Exposure to fine particles can cause short-term health effects such as eye, nose, throat and lung irritation, coughing, sneezing, runny nose and shortness of breath. Exposure to fine particles can also affect lung function and worsen medical conditions such as asthma and heart disease. Scientific studies have linked increases in daily PM2.5 exposure with increased respiratory and cardiovascular hospital admissions, emergency department visits and deaths.

Other particles

The PM2.5 particles are not the only causes of low air quality, as indicated by this WHO article:

The 2005 "WHO Air quality guidelines" offer global guidance on thresholds and limits for key air pollutants that pose health risks. The Guidelines indicate that by reducing particulate matter (PM10) pollution from 70 to 20 micrograms per cubic metre (μg/m), we can cut air pollution-related deaths by around 15%.

The Guidelines apply worldwide and are based on expert evaluation of current scientific evidence for:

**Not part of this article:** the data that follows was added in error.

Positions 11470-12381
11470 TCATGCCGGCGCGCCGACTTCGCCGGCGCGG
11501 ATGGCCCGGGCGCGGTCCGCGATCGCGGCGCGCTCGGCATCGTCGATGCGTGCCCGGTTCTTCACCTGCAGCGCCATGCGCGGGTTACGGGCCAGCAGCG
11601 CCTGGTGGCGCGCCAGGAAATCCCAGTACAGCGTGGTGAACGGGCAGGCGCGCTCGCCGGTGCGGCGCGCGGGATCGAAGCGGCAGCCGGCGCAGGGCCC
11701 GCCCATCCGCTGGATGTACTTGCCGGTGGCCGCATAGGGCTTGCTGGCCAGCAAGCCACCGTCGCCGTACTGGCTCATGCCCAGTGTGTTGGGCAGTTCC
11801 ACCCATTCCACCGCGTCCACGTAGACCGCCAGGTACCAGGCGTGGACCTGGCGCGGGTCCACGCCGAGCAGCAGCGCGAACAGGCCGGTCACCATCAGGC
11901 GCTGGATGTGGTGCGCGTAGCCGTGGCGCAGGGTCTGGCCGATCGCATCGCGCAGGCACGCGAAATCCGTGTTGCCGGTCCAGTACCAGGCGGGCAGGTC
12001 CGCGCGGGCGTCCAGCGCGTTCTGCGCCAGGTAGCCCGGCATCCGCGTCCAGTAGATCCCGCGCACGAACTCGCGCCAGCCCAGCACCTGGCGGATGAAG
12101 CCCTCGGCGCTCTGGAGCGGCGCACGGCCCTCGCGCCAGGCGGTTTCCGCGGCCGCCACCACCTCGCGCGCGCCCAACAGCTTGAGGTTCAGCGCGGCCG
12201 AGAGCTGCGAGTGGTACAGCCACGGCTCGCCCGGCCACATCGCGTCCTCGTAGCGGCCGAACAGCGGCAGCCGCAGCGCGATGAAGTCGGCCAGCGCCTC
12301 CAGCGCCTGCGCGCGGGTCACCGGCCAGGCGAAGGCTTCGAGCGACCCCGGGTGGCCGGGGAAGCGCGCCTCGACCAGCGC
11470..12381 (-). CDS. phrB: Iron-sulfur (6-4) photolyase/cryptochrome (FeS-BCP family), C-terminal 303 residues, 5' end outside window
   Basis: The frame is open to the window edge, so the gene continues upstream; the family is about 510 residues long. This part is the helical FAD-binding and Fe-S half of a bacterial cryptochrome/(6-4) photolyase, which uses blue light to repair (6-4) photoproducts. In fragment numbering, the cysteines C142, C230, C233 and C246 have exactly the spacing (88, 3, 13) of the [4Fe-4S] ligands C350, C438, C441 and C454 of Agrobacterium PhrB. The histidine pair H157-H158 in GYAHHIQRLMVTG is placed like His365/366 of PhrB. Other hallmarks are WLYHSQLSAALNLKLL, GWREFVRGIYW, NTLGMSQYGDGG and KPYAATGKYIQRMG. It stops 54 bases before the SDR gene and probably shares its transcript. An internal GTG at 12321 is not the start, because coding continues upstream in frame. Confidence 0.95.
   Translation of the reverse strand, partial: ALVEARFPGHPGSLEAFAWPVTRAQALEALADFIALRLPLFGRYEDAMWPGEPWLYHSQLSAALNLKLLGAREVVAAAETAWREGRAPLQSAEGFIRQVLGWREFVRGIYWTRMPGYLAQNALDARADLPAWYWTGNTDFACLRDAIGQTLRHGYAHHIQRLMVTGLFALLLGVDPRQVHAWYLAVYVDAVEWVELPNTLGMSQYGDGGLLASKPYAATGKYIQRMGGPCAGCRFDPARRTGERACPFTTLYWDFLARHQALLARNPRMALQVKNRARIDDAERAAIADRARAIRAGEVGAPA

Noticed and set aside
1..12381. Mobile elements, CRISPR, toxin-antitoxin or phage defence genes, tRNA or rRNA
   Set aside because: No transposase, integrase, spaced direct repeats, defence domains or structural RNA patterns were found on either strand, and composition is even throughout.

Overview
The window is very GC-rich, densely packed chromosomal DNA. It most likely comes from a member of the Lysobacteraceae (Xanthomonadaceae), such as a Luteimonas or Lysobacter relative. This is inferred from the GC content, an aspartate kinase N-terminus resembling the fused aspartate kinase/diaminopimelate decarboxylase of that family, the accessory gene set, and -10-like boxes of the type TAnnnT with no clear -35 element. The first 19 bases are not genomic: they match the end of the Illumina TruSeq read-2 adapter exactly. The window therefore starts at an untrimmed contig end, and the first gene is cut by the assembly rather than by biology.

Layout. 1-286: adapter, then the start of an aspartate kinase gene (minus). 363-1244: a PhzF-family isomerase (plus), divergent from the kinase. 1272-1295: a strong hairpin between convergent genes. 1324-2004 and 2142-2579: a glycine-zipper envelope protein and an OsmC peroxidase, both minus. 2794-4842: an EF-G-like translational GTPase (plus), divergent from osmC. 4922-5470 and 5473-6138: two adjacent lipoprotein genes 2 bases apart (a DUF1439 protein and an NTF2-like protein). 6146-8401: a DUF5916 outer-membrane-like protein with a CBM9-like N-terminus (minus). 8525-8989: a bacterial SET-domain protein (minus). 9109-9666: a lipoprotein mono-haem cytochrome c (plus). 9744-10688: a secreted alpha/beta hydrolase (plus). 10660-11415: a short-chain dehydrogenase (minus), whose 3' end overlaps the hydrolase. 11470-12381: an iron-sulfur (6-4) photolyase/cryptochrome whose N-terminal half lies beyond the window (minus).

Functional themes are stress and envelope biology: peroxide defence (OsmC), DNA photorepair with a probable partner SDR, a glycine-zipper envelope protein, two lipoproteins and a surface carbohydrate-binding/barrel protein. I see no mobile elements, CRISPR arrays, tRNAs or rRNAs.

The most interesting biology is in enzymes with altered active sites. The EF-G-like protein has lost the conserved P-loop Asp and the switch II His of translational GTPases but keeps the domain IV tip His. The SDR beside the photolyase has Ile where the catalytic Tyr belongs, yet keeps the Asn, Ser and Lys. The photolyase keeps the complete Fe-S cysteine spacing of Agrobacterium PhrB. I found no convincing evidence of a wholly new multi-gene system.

particulate matter (PM) ozone (O3) nitrogen dioxide (NO2) and sulfur dioxide (SO2), in all WHO regions.

Also the slightly bigger PM10 particles (until 10 μm) are dangerous for health:

Major concerns for human health from exposure to PM-10 include: effects on breathing and respiratory systems, damage to lung tissue, cancer, and premature death.

And in fact, taking the original data, we find that Peshwar, Pakistan had the highest mean PM10 concentration with 540 μg /m3 average, while Delhi is on the 8th place with 286 μg/m3.

Other Indices

An intend to combine the different pollutant concentration in one number is the Air Quality Index (AQI):

EPA calculates the AQI for five major air pollutants regulated by the Clean Air Act: ground-level ozone, particle pollution (also known as particulate matter), carbon monoxide, sulfur dioxide, and nitrogen dioxide

An actual and continuously updated map of the AQI of the world can be seen on the aqicn.org world map. I have to make two notes on this data: 1) I don't know the update frequency, and 2) although some value may look better (lower), this may be because the lack of a sensor for a certain pollutant (for example PM2.5).

Another site, numbeo, gives ranking of pollution based on surveys of visitors in which they score different thinks: air quality, water quality, garbage, etc.

  • Thanks a ton! You cleared the air regarding air-pollution:) – user3382203 Dec 11 '15 at 15:29